The public sector dominated trade unions say they could deliver "transformational" reform but it's a menu without prices; employers' group IBEC panders to its conflicting constituent interests, including public agencies and companies and does not push for the reform that it knows is critical for Ireland's future. Meanwhile, accountancy institutes and other bodies whose biggest member groups made huge earnings not only from the boom but directly from public services, remain silent, all well knowing that the Victorian era secrecy on public spending and lack of competition in the non-export sectors of the private economy, is in their interest but not in the public interest.
Japan, the world's second richest economy, has shared with Ireland a system of cronyism and the dominance of one political party. The hope provided by the victory of the Opposition last September has dissipated and this week, a leading credit agency put Japan's sovereign debt on watch.
Reports that Fine Gael plans to propose significant Irish political reforms, is potentially very significant development in Ireland. If it prepares well and in government resists the backwash from the forces of conservatism, then it can declare open season on other sacred cows.
Vested interests will fight tooth and nail to retain their plums and the argument will be made that say Oireachtas (Parliament) reform would only save x or y but if we accept the Chinese saying that a fish rots from the head down, we should know where to start. We can have a rake of public inquiries on various issues but unless the governance system is fixed, what hope can there to be to aspire to become a well run country like Denmark?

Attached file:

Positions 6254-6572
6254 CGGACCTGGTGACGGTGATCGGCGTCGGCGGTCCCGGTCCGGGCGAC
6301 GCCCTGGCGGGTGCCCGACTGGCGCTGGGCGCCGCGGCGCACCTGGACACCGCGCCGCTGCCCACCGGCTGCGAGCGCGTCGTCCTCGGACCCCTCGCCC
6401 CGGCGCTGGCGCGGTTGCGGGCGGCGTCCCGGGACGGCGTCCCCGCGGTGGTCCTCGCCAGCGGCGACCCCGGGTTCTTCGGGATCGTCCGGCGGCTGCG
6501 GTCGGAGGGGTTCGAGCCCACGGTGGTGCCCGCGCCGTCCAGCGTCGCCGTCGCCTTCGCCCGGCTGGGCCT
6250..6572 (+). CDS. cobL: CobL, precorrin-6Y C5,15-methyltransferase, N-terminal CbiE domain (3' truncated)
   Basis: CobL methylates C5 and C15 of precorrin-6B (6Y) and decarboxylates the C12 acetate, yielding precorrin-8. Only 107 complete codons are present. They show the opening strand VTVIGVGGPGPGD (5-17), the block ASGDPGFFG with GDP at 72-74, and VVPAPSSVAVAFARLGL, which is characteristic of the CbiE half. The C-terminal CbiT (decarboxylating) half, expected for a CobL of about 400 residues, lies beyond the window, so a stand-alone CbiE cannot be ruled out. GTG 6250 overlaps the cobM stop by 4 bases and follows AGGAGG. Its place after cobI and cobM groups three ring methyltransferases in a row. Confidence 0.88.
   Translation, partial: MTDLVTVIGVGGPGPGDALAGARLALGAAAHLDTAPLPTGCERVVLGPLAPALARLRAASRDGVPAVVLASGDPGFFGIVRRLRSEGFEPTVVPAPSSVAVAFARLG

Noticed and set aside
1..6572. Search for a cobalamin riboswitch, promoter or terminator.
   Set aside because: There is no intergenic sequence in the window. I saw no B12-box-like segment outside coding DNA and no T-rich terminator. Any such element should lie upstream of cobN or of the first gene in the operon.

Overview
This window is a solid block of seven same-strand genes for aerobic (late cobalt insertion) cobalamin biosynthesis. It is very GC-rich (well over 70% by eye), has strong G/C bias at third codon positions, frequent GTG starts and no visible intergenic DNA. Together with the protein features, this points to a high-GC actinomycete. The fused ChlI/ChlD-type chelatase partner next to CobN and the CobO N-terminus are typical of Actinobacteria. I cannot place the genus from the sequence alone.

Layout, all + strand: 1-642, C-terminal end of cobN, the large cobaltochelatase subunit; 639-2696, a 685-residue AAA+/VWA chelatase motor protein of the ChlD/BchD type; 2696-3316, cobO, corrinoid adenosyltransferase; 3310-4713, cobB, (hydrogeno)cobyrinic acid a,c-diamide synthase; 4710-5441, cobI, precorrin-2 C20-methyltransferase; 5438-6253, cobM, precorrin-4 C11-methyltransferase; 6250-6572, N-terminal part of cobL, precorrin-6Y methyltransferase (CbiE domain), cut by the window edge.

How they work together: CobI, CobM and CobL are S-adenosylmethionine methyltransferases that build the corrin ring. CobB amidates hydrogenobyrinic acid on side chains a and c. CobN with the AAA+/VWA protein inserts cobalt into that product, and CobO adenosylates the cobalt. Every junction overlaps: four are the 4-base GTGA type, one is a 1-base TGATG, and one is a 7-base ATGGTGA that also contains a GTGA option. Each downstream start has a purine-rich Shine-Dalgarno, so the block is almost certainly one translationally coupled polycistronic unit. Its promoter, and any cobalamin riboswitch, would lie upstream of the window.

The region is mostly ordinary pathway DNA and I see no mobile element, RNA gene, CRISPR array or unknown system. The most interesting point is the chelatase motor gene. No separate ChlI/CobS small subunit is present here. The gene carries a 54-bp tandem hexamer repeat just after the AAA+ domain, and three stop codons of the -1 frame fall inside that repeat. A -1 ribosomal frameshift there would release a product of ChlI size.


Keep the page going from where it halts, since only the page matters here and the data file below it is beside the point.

"Something is rotten in the state of Denmark," William Shakespeare wrote in Hamlet, four centuries ago. Substitute Ireland today.
The people of Denmark voted to abolish the Upper House of their parliament, the Folketinget, in the early 1950s. Backbench MPs get paid the equivalent of about €100,000, including expenses. Their counterparts in Ireland, can rake in more than double that.
Why not make Denmark, with its successful knowledge economy, a model to aspire to?
Turning a blind eye to failure and failures has brought ruin to our economy.
Last November, at the launch of the OECD's latest economic survey on Ireland, the Minister for Finance, Brian Lenihan, welcomed what he termed the OECD’s fair and balanced assessment of the Irish economy and said it should be "compulsory reading" for understanding the challenges the country faces.
There isn't need for more reports on the OECD report or delaying taskforces. What is missing is vision, political will and a public that needs to wake up.